IN THE pre-space shuttle era America's astronauts were well known to their fellow Americans. Their adventures were so heroic, so bold, and so dangerous, people were compelled to learn more about the new heroes brave enough to go where no man had gone before.
When Walter Schirra died Thursday at age 84, it was impossible not to flash back to the old, familiar names of the space agency's first manned spaceflight programs - Mercury, Gemini, and Apollo.
Wally Schirra was the only man to fly in space for all three programs. The Navy test pilot also commanded the first rendezvous of two spacecraft in orbit and, of course, he was one of the original Mercury Seven astronauts.
He and his fellow astronauts, Gordon Cooper, John Glenn, Gus Grissom, Deke Slayton, Alan Shepherd, and Scott Carpenter were national celebrities. They all had the "Right Stuff" of daring and determination backed by superb technical skills and steely nerves.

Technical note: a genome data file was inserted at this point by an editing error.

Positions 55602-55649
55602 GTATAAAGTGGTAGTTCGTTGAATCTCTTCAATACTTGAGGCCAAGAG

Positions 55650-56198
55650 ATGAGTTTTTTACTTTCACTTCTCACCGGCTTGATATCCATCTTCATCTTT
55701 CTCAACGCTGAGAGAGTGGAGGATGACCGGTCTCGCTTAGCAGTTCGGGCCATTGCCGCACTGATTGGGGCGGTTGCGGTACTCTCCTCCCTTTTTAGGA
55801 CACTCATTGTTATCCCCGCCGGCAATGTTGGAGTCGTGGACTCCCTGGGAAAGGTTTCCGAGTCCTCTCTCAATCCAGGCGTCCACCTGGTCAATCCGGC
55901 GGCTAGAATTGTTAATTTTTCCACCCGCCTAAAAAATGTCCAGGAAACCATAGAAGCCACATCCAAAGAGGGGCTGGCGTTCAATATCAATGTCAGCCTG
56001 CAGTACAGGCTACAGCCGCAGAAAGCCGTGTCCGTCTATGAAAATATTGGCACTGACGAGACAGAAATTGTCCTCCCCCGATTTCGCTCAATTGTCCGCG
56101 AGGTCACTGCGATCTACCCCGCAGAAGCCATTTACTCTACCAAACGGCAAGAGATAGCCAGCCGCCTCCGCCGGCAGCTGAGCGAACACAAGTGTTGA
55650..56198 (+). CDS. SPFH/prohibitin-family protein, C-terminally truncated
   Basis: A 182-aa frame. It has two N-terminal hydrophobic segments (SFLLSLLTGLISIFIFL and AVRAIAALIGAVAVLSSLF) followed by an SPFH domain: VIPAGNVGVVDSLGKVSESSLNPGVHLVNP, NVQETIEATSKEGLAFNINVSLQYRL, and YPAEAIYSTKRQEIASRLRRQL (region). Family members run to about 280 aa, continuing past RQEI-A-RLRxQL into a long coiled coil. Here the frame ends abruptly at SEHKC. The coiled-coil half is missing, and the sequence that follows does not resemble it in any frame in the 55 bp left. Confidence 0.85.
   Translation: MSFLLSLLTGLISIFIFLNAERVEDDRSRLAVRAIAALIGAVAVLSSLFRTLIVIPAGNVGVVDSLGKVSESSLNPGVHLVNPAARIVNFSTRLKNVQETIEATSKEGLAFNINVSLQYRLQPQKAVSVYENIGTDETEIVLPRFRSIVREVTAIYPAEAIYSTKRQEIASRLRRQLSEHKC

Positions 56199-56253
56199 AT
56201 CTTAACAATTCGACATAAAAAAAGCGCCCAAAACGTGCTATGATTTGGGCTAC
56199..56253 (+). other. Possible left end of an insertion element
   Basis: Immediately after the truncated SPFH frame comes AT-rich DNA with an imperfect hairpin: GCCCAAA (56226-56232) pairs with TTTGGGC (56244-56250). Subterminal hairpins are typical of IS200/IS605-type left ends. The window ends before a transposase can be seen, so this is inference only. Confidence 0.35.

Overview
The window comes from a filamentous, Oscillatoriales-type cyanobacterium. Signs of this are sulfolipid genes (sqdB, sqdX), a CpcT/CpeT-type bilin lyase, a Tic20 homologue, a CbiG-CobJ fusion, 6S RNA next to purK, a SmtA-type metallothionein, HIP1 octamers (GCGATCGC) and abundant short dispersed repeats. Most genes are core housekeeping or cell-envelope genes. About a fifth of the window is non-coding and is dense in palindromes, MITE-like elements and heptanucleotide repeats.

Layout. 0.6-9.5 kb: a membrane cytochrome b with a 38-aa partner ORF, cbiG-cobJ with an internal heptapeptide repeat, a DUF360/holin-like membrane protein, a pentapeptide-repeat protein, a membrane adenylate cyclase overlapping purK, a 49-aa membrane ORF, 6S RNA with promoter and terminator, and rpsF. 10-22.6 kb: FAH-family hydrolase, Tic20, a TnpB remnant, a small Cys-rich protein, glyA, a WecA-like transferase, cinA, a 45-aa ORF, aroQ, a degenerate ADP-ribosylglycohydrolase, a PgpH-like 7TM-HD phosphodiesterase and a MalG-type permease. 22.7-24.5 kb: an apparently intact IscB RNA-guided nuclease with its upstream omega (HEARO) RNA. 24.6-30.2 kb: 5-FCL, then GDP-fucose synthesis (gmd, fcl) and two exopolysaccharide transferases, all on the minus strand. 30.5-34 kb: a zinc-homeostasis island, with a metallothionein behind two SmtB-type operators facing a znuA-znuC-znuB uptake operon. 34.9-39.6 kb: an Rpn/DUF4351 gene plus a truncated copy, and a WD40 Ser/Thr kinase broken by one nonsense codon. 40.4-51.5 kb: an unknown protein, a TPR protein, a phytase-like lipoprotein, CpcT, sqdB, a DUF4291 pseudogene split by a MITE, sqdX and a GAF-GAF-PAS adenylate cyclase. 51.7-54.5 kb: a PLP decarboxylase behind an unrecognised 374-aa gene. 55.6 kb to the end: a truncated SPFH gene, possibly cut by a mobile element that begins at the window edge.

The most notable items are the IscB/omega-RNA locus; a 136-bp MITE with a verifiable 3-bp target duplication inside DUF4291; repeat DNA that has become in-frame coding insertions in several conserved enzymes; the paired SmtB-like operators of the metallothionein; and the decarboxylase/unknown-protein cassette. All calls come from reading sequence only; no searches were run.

NASA eagerly showcased them to the world to promote its fledging space program, engaged in a space race with the Soviet Union at the height of the Cold War. Of the Mercury Seven, only Messrs. Glenn and Carpenter are still alive.
Besides his ground-breaking career as the fifth American in space, circling the globe with precision and setting the stage for future lunar landings, Mr. Schirra had a personality that was hard to forget.
He could be recalcitrant and grumpy in space but a prankster as well. Once he smuggled a corned beef sandwich onto his Gemini flight and also reported a UFO sighting. When he got a closer look, he said, it turned out to be Santa Claus.
"He was a practical joker," said Mr. Carpenter, "but he was a fine fellow and fine aviator." He eventually left NASA and retired from the Navy with the rank of captain, having logged 285 hours and 154 minutes in space.
In one of his last interviews the remarkable space pioneer reflected on the fragility of the planet he had seen from such a rare vantage point. "I left Earth three times. I found no place else to go. Please take care of Spaceship Earth," he said.
If only everyone on Earth shared that sentiment.
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